Outcomes of an HIV Transmission Prevention Program in Southern Africa

Op-ed: How San Francisco Is Beating HIV
Op-ed: How San Francisco Is Beating HIV
Preventing the transmission of HIV is central to controlling the HIV epidemic in southern Africa. The PopART intervention program aimed to achieve high rates of universal testing and treatment using community-based health workers to conduct home visits in which they provided services such as HIV testing and referral to ART care.

A community-based program to prevent HIV transmission through universal testing and treatment achieved high rates of HIV testing and antiretroviral therapy (ART) in communities in Zambia and South Africa. These results from the HPTN 071 (PopART; ClinicalTrials.gov identifier: NCT01900977) trial were published in PLoS Medicine.1

Although rates of new HIV infections have fallen worldwide, HIV infection is still widespread in sub-Saharan and southern Africa. In fact, rates of new HIV infections are on the rise in these regions, as the number of new HIV infections outstrips the number of deaths. Interventions for preventing HIV transmission are needed to control the epidemic and ensure that patients infected with HIV have the access they need to ART services.1

Administering early ART in large numbers of patients with HIV has been shown to decrease HIV transmission by more than 90%. According to mathematical models, new cases of HIV infection may be markedly reduced if a significant percentage of patients with HIV are diagnosed, treated, and attain sustained viral suppression. Universal testing and treatment is expected to reduce the incidence of new HIV infections and may eventually “[eliminate] HIV as a public health problem,” the PopART investigators wrote.1

In light of this data, the Joint United Nations Programme on HIV/AIDS (UNAIDS) proposed the 90-90-90 targets for achieving diagnosis in 90%, treatment with sustained ART in 90%, and viral suppression in 90% of individuals infected with HIV by the year 2020.2 It is estimated that achieving these targets will result in a 73% viral suppression rate. However, there are many barriers to reaching the targets, including expanding HIV testing in the community and linking individuals infected with HIV to ART treatment.1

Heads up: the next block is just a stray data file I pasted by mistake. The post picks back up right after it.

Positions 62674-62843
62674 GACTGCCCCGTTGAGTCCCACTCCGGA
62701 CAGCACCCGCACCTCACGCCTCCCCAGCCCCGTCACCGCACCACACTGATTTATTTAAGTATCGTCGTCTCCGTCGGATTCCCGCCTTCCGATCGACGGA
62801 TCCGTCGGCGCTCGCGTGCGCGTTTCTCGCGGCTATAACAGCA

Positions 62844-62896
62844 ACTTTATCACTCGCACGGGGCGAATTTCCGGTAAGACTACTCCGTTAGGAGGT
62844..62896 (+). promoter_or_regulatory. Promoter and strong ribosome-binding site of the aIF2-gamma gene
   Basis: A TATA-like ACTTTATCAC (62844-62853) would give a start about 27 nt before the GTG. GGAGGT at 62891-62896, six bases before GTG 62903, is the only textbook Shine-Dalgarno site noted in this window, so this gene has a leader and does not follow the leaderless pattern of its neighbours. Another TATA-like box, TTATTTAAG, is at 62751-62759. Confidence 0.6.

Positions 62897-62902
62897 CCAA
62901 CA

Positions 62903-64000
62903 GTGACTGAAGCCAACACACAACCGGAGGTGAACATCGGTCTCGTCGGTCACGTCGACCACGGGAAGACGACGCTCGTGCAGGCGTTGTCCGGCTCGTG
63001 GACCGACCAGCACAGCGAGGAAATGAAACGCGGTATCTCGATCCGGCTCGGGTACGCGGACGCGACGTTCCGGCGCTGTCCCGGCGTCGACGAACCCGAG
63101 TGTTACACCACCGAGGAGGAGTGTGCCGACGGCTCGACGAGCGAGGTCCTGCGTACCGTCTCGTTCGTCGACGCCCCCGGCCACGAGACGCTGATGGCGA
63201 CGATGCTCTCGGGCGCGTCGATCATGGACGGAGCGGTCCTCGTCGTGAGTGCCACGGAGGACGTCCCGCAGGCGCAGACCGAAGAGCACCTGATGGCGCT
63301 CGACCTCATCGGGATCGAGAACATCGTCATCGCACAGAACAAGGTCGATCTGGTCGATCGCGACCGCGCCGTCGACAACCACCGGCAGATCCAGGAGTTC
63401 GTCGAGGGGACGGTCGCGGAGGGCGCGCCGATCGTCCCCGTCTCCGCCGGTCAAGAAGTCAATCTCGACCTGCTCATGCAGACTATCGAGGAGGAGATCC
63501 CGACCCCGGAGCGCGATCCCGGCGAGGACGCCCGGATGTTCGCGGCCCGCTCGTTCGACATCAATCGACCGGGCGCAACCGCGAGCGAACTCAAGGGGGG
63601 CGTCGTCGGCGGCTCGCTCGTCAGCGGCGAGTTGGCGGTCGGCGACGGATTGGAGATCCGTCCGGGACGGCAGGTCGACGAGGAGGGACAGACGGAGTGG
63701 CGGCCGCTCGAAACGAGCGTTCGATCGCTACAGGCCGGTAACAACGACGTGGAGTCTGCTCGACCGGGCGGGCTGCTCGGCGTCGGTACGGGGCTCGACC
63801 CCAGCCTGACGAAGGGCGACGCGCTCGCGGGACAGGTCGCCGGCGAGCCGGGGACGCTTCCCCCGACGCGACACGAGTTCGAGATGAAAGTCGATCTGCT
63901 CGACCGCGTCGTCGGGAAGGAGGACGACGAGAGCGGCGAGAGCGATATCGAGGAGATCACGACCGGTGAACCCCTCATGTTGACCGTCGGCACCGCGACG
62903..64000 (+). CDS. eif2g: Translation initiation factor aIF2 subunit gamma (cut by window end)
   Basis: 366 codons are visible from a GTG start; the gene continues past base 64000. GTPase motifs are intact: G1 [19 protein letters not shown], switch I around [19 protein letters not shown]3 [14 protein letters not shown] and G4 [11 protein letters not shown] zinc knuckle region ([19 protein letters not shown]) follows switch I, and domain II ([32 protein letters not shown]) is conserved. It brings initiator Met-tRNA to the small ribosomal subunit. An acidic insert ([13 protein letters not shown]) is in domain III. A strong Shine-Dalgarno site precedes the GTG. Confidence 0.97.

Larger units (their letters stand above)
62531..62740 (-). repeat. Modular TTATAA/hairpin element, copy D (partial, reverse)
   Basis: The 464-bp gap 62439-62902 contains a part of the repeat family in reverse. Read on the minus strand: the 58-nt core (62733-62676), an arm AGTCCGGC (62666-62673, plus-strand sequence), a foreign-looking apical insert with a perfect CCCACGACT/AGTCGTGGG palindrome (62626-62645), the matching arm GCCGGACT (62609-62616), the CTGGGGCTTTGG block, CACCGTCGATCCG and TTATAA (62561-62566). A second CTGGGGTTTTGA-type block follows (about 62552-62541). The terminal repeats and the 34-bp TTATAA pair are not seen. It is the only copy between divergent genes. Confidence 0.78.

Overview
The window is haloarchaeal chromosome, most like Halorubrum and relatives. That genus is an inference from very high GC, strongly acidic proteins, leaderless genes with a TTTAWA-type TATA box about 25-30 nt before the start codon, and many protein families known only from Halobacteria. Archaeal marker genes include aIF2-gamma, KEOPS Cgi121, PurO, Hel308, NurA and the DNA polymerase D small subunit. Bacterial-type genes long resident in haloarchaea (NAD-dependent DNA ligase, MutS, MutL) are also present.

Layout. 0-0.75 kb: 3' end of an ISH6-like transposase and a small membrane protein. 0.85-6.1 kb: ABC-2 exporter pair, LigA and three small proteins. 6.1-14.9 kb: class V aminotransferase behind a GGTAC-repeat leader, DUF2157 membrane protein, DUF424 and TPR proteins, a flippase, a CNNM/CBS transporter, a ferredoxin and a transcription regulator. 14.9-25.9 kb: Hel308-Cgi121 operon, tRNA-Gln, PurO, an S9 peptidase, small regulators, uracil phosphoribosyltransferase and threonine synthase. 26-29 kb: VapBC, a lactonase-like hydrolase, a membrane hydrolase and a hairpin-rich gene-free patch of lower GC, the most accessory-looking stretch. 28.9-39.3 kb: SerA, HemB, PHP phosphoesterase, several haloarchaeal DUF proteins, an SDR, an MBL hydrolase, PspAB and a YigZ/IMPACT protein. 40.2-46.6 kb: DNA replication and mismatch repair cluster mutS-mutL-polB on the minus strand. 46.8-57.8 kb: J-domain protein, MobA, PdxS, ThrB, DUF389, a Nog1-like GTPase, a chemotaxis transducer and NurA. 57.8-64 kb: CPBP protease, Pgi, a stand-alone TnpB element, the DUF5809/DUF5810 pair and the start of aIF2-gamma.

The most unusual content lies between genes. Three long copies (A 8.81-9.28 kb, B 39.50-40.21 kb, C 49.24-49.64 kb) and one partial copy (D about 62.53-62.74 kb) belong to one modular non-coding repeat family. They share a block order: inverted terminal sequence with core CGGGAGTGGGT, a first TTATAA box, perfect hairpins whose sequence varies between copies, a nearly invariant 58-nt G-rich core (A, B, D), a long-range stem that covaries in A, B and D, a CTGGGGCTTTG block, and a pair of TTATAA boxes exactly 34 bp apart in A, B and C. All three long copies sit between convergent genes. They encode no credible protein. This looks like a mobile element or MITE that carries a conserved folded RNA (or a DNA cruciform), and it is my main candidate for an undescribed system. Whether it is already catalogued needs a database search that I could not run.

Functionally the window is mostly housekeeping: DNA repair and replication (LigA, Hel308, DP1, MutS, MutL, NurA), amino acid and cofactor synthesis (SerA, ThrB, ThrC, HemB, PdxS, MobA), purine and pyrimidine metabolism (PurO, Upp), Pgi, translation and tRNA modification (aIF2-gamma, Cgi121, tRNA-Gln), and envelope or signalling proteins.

The PopART trial examined a community-based intervention program designed to increase the rates of HIV diagnosis, treatment, and viral suppression in 21 urban communities in Zambia and South Africa, with the goal of achieving the 90-90-90 targets. The PopART intervention consisted of teams of community HIV-care providers (CHiPs) — trained lay health workers — who delivered services house-to-house that included HIV testing and counseling and referral to ART care.1

The PopART intervention is planned to undergo 4 annual rounds. The investigators reported the results of their first annual round in 4 communities in Zambia.1

A total of 121,130 adults were reached in the program, with 90% of women and 77% of men agreeing to participate in the intervention. A high proportion of women (85%) and men (80%) were aware of their HIV status after the home visit.1

The CHiP teams identified 6197 adults with HIV infection and referred them for ART care. ART was initiated within 6 months in 42% of HIV-positive individuals and within 1 year of diagnosis in 53%.1

Prior to the PopART intervention, only half of HIV-positive adults knew their HIV status, and fewer than half were treated with ART. After the intervention, up to 87% of HIV-positive adults were aware of their HIV status and approximately 60% were on ART.1

“We have shown that after the first annual round of a community-wide household-based intervention, knowledge of HIV-positive status was close to the first 90 target in women, and approaching it in men. There was a substantial increase in the proportion of known HIV-positive individuals on ART, although the second 90 target has not yet been reached,” the investigators wrote.1

“The repeated annual rounds of household visits are a strength of the PopART intervention, and, based on the findings of the current analysis, future rounds will focus on key challenges, including reaching men and young people and achieving more rapid linkage to care and ART initiation,” they added.1

Related Articles


  1. Hayes R, Floyd S, Schaap A, et al; HPTN 071 (PopART) Study Team. A universal testing and treatment intervention to improve HIV control: One-year results from intervention communities in Zambia in the HPTN 071 (PopART) cluster-randomised trial. PLoS Med. 2017;14:e1002292. doi:10.1371/journal.pmed.1002292
  2. Joint United Nations Programme on HIV/AIDS. 90-90-90: an ambitious treatment target to help end the AIDS epidemic. http://www.unaids.org/sites/default/files/media_asset/90-90-90_en_0.pdf. Published 2014. Accessed May 23, 2017.